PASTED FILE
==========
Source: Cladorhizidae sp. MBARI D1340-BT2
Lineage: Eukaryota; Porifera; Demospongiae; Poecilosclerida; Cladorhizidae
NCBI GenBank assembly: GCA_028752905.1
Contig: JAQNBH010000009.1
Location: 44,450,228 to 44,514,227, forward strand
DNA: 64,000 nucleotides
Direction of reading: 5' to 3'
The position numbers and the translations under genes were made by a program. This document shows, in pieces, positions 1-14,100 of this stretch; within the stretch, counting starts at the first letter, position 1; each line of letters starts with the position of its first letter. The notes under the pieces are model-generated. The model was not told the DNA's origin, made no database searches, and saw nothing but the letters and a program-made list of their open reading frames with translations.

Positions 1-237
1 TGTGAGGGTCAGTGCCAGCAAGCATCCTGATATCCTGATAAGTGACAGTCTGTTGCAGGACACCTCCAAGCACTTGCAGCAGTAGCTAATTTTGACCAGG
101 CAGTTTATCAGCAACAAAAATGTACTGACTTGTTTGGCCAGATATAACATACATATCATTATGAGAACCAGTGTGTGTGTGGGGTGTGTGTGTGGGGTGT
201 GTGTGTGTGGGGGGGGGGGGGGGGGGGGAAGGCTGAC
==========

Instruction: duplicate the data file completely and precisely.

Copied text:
Source: Cladorhizidae sp. MBARI D1340-BT2
Lineage: Eukaryota; Porifera; Demospongiae; Poecilosclerida; Cladorhizidae
NCBI GenBank assembly: GCA_028752905.1
Contig: JAQNBH010000009.1
Location: 44,450,228 to 44,514,227, forward strand
DNA: 64,000 nucleotides
Direction of reading: 5' to 3'
The position numbers and the translations under genes were made by a program. This document shows, in pieces, positions 1-14,100 of this stretch; within the stretch, counting starts at the first letter, position 1; each line of letters starts with the position of its first letter. The notes under the pieces are model-generated. The model was not told the DNA's origin, made no database searches, and saw nothing but the letters and a program-made list of their open reading frames with translations.

Positions 1-237
1 TGTGAGGGTCAGTGCCAGCAAGCATCCTGATATCCTGATAAGTGACAGTCTGTTGCAGGACACCTCCAAGCACTTGCAGCAGTAGCTAATTTTGACCAGG
101 CAGTTTATCAGCAACAAAAATGTACTGACTTGTTTGGCCAGATATAACATACATATCATTATGAGAACCAGTGTGTGTGTGGGGTGTGTGTGTGGGGTGT
201 GTGTGTGTGGGGGGGGGGGGGGGGGGGGAAGGCTGAC